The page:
Table of Contents
rad - render a RADIANCE scene
rad [ -s ][ -n ][ -t ][ -e ][ -V ][ -w ][ -v view ][ -o
device ] rfile [ VAR=value .. ]
Rad is an executive program that reads the given rfile and
makes appropriate calls to oconv(1), mkillum(1), rpict(1),
pfilt(1), and/or rview(1) to render a specific scene.
Variables in rfile give input files and qualitative
information about the rendering(s) desired that together
enable rad to intelligently set parameter values and control
Normally, commands are echoed to the standard output as they
are executed. The -s option tells rad to do its work
silently. The -n option tells rad not to take any action
(ie. not to actually execute any commands). The -t option
tells rad to bring rendering files up to date relative to
the input (scene description) files, without performing any
actual calculations. If no octree exists, it is still
necessary to run oconv(1) to create one, since the -t option
will not create invalid (i.e. empty) files, and a valid
octree is necessary for the correct operation of rad. The -e
option tells rad to explicate all variables used for the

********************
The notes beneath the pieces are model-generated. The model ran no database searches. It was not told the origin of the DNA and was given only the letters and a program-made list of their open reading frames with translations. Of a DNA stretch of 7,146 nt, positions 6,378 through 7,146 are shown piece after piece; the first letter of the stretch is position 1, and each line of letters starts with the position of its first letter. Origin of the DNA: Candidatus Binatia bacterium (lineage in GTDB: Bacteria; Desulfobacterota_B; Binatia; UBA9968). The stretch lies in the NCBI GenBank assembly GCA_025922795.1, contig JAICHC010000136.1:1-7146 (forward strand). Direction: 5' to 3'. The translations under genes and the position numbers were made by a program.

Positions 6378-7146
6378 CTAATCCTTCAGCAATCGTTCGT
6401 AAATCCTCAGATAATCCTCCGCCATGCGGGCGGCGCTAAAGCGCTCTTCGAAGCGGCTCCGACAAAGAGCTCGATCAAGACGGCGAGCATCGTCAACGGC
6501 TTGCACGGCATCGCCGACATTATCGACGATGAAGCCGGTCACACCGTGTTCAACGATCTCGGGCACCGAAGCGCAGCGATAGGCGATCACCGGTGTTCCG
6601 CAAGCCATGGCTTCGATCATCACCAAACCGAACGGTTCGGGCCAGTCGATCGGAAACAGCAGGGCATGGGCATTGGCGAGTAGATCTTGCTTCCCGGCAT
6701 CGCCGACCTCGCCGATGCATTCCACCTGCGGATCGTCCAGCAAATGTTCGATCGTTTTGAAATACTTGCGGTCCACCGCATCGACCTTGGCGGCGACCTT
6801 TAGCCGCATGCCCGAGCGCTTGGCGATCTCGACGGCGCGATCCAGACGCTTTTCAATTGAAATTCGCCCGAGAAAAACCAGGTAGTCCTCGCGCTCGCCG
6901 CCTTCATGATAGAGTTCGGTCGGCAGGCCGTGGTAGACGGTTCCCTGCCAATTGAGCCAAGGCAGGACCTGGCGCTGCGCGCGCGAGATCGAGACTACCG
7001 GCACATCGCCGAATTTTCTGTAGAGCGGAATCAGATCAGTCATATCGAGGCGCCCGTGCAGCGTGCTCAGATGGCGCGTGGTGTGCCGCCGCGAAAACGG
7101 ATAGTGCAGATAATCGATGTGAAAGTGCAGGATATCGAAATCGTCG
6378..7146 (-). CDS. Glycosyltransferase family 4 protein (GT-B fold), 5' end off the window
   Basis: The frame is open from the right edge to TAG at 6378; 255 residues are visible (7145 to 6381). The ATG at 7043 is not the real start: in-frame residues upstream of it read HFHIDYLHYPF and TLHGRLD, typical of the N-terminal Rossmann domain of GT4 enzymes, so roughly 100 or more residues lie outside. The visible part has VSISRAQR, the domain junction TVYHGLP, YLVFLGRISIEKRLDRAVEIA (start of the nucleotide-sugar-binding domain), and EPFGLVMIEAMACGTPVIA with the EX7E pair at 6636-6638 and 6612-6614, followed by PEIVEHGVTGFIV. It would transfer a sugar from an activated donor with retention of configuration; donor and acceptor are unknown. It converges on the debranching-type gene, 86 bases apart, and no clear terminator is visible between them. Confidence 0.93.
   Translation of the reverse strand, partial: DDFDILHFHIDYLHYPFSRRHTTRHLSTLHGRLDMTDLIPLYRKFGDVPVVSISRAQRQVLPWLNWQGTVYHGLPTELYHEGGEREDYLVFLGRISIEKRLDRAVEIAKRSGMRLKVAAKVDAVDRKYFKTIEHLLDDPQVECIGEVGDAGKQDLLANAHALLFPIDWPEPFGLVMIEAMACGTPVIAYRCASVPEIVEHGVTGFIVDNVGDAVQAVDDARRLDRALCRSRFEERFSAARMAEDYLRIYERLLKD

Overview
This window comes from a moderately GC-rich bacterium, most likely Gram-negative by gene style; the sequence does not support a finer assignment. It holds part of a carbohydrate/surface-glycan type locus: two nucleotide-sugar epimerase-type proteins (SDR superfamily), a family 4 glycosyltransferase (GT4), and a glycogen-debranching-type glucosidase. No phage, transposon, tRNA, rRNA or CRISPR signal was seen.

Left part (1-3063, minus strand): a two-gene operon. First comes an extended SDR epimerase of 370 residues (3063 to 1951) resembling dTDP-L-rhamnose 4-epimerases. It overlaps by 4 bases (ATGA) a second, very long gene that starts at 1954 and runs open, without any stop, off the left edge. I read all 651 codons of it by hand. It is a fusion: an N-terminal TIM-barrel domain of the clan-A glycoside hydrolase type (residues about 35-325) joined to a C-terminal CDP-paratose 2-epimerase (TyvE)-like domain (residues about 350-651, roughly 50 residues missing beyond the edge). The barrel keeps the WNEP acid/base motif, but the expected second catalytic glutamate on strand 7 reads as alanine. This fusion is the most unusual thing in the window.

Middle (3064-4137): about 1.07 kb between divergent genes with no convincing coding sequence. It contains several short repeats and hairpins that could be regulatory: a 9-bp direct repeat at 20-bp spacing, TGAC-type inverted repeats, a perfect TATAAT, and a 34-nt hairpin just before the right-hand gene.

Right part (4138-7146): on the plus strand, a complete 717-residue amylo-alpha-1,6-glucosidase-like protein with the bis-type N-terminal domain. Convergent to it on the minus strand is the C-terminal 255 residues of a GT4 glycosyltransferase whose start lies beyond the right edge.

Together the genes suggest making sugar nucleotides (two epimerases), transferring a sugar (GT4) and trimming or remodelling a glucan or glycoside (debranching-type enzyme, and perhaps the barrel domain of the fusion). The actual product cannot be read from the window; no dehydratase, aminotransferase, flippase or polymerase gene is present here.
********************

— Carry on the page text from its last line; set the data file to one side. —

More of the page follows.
simulation, including default values not specified in the
input file, and print them on the standard output.
Normally, rad will produce one picture for each view given
in rfile. The -v option may be used to specify a single
desired view. The view argument may either be a complete
view specification (enclosed in quotes and beginning with an
optional identifier) or a number or single-word identifier
to match a view defined in rfile. If the argument is one of
the standard view identifiers, it may or may not be further
elaborated in rfile. (See "view" variable description,
below.) If the argument does not match any views in rfile
and is not one of the standard views, no rendering will take
place. This may be convenient when the only action desired
of rad is the rebuilding of the octree. In particular, the
argument "0" will never match a view.
If the -V option is given, each view will be printed on the
standard output before being applied, in a form suitable for
use in a view file or rpict rendering sequence. This is
helpful as feedback or for accessing the rad view
assignments without necessarily starting a rendering.
By default, rad will run rpict and pfilt to produce a
picture for each view. The -o option specifies an output
device for rview (usually "x11") and runs this interactive
program instead, using the first view in rfile or the view
given with the -v option as the starting point.
Additional variable settings may be added or overridden on